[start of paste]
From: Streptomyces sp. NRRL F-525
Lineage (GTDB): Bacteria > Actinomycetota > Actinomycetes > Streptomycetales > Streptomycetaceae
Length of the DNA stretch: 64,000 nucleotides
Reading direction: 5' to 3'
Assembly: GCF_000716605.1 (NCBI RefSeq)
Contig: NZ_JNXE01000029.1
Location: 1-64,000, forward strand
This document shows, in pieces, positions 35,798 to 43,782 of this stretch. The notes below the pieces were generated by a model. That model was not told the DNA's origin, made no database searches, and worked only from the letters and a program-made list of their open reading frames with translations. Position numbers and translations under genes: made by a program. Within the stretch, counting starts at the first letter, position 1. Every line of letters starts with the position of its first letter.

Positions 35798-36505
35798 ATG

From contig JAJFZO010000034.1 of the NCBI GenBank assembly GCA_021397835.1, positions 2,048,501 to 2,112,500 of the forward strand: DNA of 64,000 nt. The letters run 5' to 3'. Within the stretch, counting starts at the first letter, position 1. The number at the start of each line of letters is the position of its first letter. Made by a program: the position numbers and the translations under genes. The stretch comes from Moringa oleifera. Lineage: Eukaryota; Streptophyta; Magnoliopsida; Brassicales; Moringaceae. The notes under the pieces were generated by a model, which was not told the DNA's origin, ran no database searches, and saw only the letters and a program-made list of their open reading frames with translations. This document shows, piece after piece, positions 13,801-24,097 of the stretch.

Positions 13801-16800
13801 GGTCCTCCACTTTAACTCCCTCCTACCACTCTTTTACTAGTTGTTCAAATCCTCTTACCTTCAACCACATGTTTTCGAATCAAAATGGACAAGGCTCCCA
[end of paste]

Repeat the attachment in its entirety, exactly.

From: Streptomyces sp. NRRL F-525
Lineage (GTDB): Bacteria > Actinomycetota > Actinomycetes > Streptomycetales > Streptomycetaceae
Length of the DNA stretch: 64,000 nucleotides
Reading direction: 5' to 3'
Assembly: GCF_000716605.1 (NCBI RefSeq)
Contig: NZ_JNXE01000029.1
Location: 1-64,000, forward strand
This document shows, in pieces, positions 35,798 to 43,782 of this stretch. The notes below the pieces were generated by a model. That model was not told the DNA's origin, made no database searches, and worked only from the letters and a program-made list of their open reading frames with translations. Position numbers and translations under genes: made by a program. Within the stretch, counting starts at the first letter, position 1. Every line of letters starts with the position of its first letter.

Positions 35798-36505
35798 ATG

From contig JAJFZO010000034.1 of the NCBI GenBank assembly GCA_021397835.1, positions 2,048,501 to 2,112,500 of the forward strand: DNA of 64,000 nt. The letters run 5' to 3'. Within the stretch, counting starts at the first letter, position 1. The number at the start of each line of letters is the position of its first letter. Made by a program: the position numbers and the translations under genes. The stretch comes from Moringa oleifera. Lineage: Eukaryota; Streptophyta; Magnoliopsida; Brassicales; Moringaceae. The notes under the pieces were generated by a model, which was not told the DNA's origin, ran no database searches, and saw only the letters and a program-made list of their open reading frames with translations. This document shows, piece after piece, positions 13,801-24,097 of the stretch.

Positions 13801-16800
13801 GGTCCTCCACTTTAACTCCCTCCTACCACTCTTTTACTAGTTGTTCAAATCCTCTTACCTTCAACCACATGTTTTCGAATCAAAATGGACAAGGCTCCCA